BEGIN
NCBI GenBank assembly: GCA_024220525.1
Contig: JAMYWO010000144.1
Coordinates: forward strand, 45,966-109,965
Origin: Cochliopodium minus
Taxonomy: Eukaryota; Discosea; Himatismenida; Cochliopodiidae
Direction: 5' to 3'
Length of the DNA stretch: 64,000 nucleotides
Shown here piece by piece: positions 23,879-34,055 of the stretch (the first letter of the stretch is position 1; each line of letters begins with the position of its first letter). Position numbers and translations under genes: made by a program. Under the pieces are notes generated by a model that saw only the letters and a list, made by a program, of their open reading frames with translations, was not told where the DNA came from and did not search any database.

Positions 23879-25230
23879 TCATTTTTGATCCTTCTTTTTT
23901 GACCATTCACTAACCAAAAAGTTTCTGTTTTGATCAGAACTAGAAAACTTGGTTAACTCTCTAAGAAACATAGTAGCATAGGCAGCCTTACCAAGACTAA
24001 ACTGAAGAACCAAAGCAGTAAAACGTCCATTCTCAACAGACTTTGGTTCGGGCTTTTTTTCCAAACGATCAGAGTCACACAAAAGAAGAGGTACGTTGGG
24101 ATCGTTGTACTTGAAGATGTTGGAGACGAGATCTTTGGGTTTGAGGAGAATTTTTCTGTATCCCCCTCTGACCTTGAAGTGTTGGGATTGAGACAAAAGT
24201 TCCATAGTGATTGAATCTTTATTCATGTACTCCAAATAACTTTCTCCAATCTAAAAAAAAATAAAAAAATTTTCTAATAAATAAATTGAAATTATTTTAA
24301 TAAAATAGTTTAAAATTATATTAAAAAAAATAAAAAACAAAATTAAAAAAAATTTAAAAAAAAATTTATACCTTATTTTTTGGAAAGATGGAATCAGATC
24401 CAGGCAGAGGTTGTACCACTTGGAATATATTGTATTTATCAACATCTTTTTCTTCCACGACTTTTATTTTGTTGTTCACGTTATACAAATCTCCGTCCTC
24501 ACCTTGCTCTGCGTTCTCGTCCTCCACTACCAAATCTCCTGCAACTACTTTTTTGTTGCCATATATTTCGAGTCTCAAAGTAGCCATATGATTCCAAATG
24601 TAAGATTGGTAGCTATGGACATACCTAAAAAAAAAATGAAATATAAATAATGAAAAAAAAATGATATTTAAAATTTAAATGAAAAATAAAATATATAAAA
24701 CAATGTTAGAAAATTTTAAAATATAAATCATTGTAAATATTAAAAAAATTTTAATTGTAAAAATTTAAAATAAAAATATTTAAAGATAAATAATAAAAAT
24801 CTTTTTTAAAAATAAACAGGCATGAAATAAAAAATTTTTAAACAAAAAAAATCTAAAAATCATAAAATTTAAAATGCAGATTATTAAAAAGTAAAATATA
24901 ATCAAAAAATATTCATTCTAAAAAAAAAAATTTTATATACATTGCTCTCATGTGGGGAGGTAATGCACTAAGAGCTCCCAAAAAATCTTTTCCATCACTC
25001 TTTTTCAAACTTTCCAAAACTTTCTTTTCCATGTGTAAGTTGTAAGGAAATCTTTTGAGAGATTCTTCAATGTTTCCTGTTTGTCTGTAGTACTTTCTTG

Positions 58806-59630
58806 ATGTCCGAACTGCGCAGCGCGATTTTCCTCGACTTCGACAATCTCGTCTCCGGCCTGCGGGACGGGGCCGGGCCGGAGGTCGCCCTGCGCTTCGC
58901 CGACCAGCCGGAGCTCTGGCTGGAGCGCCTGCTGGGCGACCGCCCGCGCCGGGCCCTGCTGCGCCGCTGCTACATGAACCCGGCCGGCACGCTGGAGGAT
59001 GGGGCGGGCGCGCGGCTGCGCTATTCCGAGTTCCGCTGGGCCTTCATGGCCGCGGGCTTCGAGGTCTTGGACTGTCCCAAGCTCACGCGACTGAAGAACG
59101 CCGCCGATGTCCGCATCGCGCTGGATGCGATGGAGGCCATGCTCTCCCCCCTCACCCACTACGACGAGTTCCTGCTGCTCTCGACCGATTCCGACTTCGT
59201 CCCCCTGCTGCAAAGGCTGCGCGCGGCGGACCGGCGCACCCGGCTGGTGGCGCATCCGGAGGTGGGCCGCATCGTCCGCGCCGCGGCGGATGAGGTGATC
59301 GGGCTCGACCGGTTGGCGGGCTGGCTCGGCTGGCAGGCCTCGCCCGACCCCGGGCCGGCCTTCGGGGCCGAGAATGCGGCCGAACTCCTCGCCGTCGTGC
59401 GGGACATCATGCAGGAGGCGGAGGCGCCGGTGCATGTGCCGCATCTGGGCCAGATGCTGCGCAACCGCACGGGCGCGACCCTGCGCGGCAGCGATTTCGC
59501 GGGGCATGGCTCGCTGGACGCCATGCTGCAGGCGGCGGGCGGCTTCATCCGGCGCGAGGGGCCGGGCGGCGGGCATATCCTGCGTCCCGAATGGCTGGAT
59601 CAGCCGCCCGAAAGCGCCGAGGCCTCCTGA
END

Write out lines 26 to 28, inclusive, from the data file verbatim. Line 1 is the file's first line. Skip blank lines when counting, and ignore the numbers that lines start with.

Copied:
59001 GGGGCGGGCGCGCGGCTGCGCTATTCCGAGTTCCGCTGGGCCTTCATGGCCGCGGGCTTCGAGGTCTTGGACTGTCCCAAGCTCACGCGACTGAAGAACG
59101 CCGCCGATGTCCGCATCGCGCTGGATGCGATGGAGGCCATGCTCTCCCCCCTCACCCACTACGACGAGTTCCTGCTGCTCTCGACCGATTCCGACTTCGT
59201 CCCCCTGCTGCAAAGGCTGCGCGCGGCGGACCGGCGCACCCGGCTGGTGGCGCATCCGGAGGTGGGCCGCATCGTCCGCGCCGCGGCGGATGAGGTGATC